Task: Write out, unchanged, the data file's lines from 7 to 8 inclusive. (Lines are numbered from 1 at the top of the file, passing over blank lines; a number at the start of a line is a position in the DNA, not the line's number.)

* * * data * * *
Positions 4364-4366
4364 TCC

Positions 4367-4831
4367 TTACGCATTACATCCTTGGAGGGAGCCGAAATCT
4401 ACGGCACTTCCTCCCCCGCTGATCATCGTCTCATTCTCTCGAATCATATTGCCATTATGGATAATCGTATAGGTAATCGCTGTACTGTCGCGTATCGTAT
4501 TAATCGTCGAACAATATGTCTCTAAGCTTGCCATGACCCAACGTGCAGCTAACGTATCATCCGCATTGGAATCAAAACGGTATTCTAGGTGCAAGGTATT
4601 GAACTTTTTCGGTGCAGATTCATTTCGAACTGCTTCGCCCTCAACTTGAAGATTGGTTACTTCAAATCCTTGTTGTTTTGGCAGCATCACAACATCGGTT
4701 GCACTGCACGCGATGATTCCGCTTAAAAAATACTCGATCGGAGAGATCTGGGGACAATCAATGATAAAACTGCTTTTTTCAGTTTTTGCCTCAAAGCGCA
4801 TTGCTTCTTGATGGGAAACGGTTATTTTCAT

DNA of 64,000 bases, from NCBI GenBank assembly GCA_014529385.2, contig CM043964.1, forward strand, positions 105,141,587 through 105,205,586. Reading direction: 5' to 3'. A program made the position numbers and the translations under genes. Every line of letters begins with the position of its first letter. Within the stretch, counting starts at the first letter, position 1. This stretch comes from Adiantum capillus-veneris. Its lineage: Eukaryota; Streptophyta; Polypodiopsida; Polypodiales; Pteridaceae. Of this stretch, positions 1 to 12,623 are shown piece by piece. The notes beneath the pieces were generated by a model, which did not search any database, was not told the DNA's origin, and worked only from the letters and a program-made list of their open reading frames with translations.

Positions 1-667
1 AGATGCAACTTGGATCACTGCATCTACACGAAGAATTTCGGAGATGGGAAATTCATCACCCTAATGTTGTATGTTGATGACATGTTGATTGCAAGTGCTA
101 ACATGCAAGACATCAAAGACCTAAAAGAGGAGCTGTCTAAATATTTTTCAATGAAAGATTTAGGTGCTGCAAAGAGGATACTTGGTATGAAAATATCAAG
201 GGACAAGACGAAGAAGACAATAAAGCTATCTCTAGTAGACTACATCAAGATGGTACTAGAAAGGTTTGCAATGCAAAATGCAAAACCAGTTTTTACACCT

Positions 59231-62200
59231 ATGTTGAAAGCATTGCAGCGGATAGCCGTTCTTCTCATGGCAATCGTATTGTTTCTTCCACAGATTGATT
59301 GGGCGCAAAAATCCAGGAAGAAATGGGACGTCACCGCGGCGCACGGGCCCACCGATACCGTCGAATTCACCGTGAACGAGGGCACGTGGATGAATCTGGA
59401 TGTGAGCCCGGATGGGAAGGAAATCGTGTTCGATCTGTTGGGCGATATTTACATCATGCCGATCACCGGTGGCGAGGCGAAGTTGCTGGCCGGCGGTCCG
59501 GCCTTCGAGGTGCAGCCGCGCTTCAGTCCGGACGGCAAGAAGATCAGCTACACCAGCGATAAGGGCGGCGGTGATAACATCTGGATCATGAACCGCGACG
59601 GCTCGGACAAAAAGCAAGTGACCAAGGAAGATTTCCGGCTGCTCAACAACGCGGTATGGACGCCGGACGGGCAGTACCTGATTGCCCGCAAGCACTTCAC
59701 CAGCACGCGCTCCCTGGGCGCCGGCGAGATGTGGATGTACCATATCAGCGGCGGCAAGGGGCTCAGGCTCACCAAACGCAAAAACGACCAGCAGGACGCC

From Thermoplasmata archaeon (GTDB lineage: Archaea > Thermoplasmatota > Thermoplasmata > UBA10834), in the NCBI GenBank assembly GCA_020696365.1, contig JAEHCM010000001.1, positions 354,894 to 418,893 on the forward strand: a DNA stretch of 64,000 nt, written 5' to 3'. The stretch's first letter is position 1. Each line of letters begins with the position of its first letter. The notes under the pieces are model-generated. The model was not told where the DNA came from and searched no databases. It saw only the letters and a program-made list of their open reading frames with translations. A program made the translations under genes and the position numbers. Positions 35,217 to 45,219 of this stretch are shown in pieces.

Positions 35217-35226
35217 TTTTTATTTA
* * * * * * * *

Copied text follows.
4601 GAACTTTTTCGGTGCAGATTCATTTCGAACTGCTTCGCCCTCAACTTGAAGATTGGTTACTTCAAATCCTTGTTGTTTTGGCAGCATCACAACATCGGTT
4701 GCACTGCACGCGATGATTCCGCTTAAAAAATACTCGATCGGAGAGATCTGGGGACAATCAATGATAAAACTGCTTTTTTCAGTTTTTGCCTCAAAGCGCA